A stark example of the increasingly indistinct line between conservative Republicans and hard-core Christian Reconstructionists and dominionists (who believe the right kind of Christians are meant to have dominion over every aspect of society) can be found in the recent Republican primary victory of Michael Petrouka in a race for a county council seat in an Anne Arundel County, Maryland. Peroutka believes that any law that runs counter to God’s law is invalid, and that the Maryland General Assembly is itself no longer a valid legislative body. Here’s a concise summation of his approach to government:

Since civil government is ordained by God in order to protect God-given rights, then the function of civil government is to obey God and to enforce God’s law – PERIOD.

It is not the role of civil government to house, feed, clothe, educate or give heath care to…ANYBODY!

This religion-inflected ideological view of government is not relegated to inhabitants of the far-right fringe like Peroutka. David Barton, an influential Republican activist and “historian” who helped write the GOP’s national platform in 2012, claims that the Constitution was drawn directly from the Bible and the sermons of colonial preachers, and that its focus on individual freedom reflects the founders’ theology of individual salvation. In this view, the Tea Party’s belief in a radically limited federal government is not only a question of constitutional interpretation, it is a mandate of Holy Scripture.

Just this month, Barton promoted these views on “Praise the Lord,” the flagship program of the Trinity Broadcasting Network, which bills itself as the world’s largest religious network and America’s most-watched faith channel. “In the Bible, Jesus has a teaching about minimum wage,” Barton said. “In the Bible, Jesus has two teachings on capital gains tax.” The Bible, according to Barton, opposes those taxes as well as estate taxes and progressive income taxes. A flat tax is “what the Bible supports.”

On the same show Barton denounced government spending on welfare. “It’s not the government’s responsibility to take care of the poor and needy,” he said, “it’s the church’s responsibility.”

According to Barton, there are 205 verses in the Bible that instruct the family or church to take care of the poor, but not the government. “The government is told to do only one thing with taking care of the poor and that one thing is to make sure that when the poor come into court they get justice. That’s the only thing government is told….What we’re doing right now is for the first time in America we have ignored what the Bible says, the Bible says you don’t work, you don’t eat.” He went on to say that people “not having to work and getting free money…violates everything the Bible tells us” about dealing with the poor.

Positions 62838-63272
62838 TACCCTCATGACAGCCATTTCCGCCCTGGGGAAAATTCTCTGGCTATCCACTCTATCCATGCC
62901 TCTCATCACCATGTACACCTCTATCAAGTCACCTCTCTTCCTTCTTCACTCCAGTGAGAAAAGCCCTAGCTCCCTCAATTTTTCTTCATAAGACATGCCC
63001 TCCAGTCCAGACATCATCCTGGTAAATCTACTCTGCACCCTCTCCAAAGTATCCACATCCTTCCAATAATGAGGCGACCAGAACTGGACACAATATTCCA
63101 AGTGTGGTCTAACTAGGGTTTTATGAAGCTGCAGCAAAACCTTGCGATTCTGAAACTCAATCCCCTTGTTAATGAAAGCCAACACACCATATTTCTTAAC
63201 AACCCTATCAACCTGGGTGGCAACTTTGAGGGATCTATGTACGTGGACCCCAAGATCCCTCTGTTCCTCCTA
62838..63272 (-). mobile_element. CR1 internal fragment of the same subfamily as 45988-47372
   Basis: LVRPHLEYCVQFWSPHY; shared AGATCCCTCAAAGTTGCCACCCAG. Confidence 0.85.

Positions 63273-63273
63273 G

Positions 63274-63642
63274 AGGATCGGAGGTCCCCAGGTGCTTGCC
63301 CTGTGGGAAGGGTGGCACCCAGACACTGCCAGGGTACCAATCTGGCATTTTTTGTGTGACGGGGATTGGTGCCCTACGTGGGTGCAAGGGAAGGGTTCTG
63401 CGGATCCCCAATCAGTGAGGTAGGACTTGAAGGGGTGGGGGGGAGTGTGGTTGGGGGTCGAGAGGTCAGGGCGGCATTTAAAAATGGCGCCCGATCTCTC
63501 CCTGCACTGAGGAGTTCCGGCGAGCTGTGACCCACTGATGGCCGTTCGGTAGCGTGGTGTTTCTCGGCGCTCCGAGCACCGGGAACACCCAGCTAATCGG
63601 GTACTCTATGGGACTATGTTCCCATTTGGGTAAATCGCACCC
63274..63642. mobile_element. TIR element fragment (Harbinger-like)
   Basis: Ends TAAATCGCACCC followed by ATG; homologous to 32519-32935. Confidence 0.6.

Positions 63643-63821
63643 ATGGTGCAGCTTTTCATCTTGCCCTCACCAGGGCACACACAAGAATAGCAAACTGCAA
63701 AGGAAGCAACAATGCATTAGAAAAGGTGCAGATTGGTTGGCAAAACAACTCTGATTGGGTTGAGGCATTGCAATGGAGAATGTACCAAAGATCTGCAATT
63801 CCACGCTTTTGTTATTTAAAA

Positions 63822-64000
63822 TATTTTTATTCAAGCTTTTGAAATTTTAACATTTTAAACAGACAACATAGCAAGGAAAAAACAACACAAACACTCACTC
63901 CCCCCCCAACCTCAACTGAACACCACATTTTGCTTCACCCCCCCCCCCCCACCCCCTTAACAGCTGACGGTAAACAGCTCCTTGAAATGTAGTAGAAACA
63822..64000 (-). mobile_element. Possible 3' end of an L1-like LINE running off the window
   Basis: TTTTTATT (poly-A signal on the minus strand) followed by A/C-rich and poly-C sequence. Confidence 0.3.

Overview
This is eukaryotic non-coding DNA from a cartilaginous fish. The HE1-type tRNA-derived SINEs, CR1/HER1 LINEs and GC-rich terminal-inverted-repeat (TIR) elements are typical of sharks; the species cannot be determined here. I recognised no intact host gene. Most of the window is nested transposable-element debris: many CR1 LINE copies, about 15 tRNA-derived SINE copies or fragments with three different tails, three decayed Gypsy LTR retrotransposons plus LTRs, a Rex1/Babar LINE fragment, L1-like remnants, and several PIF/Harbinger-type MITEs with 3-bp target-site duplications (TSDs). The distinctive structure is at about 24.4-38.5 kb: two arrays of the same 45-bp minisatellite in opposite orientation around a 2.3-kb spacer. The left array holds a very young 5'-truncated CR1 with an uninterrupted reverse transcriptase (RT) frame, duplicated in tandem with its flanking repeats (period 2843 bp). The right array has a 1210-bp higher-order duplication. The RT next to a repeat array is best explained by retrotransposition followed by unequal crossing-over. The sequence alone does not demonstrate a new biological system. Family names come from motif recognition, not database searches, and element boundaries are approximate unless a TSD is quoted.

These themes are repeated in Social Justice: How Good Intentions Undermine Justice and Gospel, a booklet published last year by the Family Research Council, Concerned Women for America, and the anti-environmentalist Cornwall Alliance. The booklet, written by Cornwall’s Calvin Beisner (according to him, at the request of the Family Research Council), was distributed at last month’s “Road to Majority” conference, which was organized by Ralph Reed’s Faith and Freedom Coalition.

The premise of the booklet is that “social justice” is contrary to “Biblical justice.” If that sounds familiar, you may be recalling Glenn Beck’s diatribes against “social justice” a few years ago, when he urged people to leave their church if its website included the phrases “social justice” or “economic justice.”

It is wrong, Beisner writes, to try to mitigate inequality “through force of government.” Why? “Because God ordained the state to dispense justice, and the church to dispense grace.” According to Beisner, giving someone “unearned” benefits is grace, not justice. People should graciously serve the poor, he writes. “But if care for the needy is made a matter of justice to the needy rather than to God, then grace becomes law. Then, the needy—and those who merely profess to be needy—may claim the benefits of grace as their due by justice.”

In other words, government has no right to tax someone in order to help feed someone else.

That is a widely shared belief on the Religious Right. Speakers at Religious Right conferences like Reed’s June event, and Republican Members of Congress, can be heard justifying cuts in food stamps with an appeal to the Bible passage that David Barton quoted on TBN. That verse, depending on your translation, says something like “he who will not work shall not eat.”

Reps. Kevin Cramer and Rep. Stephen Fincher of Tennessee cited that verse last year. Fincher said, “The role of citizens, of Christianity, of humanity, is to take care of each other, not for Washington to steal from those in the country and give to others in the country.” In equating taxation for social services with theft, Fincher echoes Barton, Beisner, and others. (In context, by the way, the work-to-eat verse referred to early Christians who were so confident of the imminent return of Christ that they quit doing anything.)

Poor people turning to the government, Beisner writes in his anti-social-justice booklet, results in “the stultifying effects of wealth redistribution by the coercive power of the state.” Even worse, he says, “it blinds [poor people] to their deepest need: the grace of God offered in the gospel of Jesus Christ.”